Cinderella: From Fabletown With Love (Fabletown) by Chris Roberson

When supernatural artifacts from the Homelands begin surfacing in the modern world, it falls to Cinderella, Fabletown’s best kept (and best dressed) secret agent to stop the illegal trafficking. But can Cindy foil the dark plot before Fabletown and its hidden, exiled inhabitants are exposed once and for all? And how does her long lost Fairy Godmother factor into the equation?

Whether she’s soaring through clouds, deep-sea diving, or cracking jaws, Cindy travels from Manhattan to Dubai and hooks up with a handsome, familiar accomplice who may be harboring secret motives of his own. Meanwhile, trouble brews back home in Fabletown when Cindy’s overworked, underappreciated assistant decides to seize control of The Glass Slipper, Cindy’s exclusive shoe boutique.

Paperback, 144 pages  Published August 10th 2010 by Vertigo  ISBN  1401227503 (ISBN13: 9781401227500)

I loved getting a closer look at Cinderella in this edition of Fables. Cindy is a spy who loves her job. She also owns a shoe store back in Fabletown called The Glass Slipper, which recently she has neglected because of her other duties. Fortunately, she has one employee who runs the store when she is gone. Just as she gets home again, she is called back before time and has to do a quick visit to her magic supplier before heading off to Dubai.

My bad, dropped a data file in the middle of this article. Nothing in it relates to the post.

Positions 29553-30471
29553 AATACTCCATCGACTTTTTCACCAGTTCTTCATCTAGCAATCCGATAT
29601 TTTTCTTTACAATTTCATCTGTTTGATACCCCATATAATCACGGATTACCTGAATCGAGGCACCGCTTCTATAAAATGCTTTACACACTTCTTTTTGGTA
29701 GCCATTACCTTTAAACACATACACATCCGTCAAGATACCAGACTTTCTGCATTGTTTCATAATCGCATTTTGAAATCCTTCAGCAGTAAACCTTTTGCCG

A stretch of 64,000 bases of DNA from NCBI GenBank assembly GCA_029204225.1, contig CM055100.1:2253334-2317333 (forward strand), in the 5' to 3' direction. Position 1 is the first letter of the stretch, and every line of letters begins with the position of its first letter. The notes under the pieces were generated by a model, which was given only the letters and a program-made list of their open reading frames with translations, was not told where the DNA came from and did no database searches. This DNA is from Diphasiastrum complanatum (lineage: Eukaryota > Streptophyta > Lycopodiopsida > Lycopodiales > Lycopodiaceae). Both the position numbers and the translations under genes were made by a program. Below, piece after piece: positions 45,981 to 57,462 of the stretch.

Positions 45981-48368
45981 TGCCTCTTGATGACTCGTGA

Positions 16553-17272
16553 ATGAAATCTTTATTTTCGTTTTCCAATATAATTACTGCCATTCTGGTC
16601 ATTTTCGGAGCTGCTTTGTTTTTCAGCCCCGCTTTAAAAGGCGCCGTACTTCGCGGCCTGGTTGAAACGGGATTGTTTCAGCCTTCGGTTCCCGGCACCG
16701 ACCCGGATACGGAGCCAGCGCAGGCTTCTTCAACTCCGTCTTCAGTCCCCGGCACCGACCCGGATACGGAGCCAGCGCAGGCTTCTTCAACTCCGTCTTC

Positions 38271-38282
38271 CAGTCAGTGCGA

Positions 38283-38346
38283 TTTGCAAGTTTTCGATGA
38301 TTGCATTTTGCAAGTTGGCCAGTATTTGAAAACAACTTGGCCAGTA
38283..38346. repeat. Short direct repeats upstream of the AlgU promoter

Her magic suplier has given her a charm bracelet that alerts her backup when called from anywhere on the globe. So she makes a quick stop off to see Puss N Boots, Jenny Wren and Dickory Mouse, her animal friends that are willing to give her the back up she needs when she calls for them. She also gets a magic ring that gets warm when magic is around and hotter as she gets closer to it.

As she boards the plane to Dubai to locate the black market of the magic trade, her disgruntled employee back home has taken the business into his own hands. He has decided to start selling magical shoes. Although the elves that make the shoes advise him against such business they eventually come to an agreement and he begins to sell the shoes to the public.

When we go back to see what Cindy is doing as she lands in Dubai, she can already feel the ring getting hotter. She flashes back to fill the reader in a little on her history. Her divorce and then eventual hiring as a spy for Sheriff Wolf. She runs into Aladdin who is fronting as a concierge in the hotel she is staying at and they find out they are after the same thing and decide to work together. They arrive just in time to attend the party in which the magical item will be sold.